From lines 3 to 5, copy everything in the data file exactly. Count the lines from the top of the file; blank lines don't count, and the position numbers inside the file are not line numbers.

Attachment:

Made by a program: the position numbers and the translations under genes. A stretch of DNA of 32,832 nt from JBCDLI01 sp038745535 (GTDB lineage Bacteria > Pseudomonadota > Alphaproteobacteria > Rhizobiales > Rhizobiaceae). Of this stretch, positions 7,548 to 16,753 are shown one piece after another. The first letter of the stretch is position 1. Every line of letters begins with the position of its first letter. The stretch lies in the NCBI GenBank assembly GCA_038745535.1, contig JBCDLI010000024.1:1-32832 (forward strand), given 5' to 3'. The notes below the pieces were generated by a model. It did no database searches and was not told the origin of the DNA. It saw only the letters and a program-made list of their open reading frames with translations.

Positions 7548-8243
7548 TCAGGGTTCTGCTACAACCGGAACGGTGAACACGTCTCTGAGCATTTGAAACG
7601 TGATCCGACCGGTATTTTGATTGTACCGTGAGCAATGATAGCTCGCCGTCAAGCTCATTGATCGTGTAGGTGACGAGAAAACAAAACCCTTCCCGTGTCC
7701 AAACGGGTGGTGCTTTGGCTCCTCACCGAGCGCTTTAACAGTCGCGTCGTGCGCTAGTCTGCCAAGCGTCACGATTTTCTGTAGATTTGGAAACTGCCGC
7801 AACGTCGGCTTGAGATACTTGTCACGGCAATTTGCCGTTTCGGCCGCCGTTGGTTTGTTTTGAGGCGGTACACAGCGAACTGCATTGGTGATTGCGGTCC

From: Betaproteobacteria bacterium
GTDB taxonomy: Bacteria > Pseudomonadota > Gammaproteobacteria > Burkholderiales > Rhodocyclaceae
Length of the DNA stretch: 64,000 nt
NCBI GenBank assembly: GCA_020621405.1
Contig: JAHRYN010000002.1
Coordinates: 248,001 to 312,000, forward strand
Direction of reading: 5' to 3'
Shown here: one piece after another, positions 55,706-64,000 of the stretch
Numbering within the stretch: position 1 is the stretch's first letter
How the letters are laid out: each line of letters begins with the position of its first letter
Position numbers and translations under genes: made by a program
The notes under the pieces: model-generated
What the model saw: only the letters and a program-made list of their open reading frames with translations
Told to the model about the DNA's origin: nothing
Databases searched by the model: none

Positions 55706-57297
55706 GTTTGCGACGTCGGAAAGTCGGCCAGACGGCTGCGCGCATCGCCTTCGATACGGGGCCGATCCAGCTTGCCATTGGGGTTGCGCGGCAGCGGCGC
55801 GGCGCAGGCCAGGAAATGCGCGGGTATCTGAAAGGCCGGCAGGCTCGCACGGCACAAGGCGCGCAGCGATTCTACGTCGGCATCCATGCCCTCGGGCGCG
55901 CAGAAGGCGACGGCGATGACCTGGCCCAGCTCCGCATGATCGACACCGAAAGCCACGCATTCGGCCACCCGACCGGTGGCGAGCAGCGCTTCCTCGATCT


7548 TCAGGGTTCTGCTACAACCGGAACGGTGAACACGTCTCTGAGCATTTGAAACG
7601 TGATCCGACCGGTATTTTGATTGTACCGTGAGCAATGATAGCTCGCCGTCAAGCTCATTGATCGTGTAGGTGACGAGAAAACAAAACCCTTCCCGTGTCC
7701 AAACGGGTGGTGCTTTGGCTCCTCACCGAGCGCTTTAACAGTCGCGTCGTGCGCTAGTCTGCCAAGCGTCACGATTTTCTGTAGATTTGGAAACTGCCGC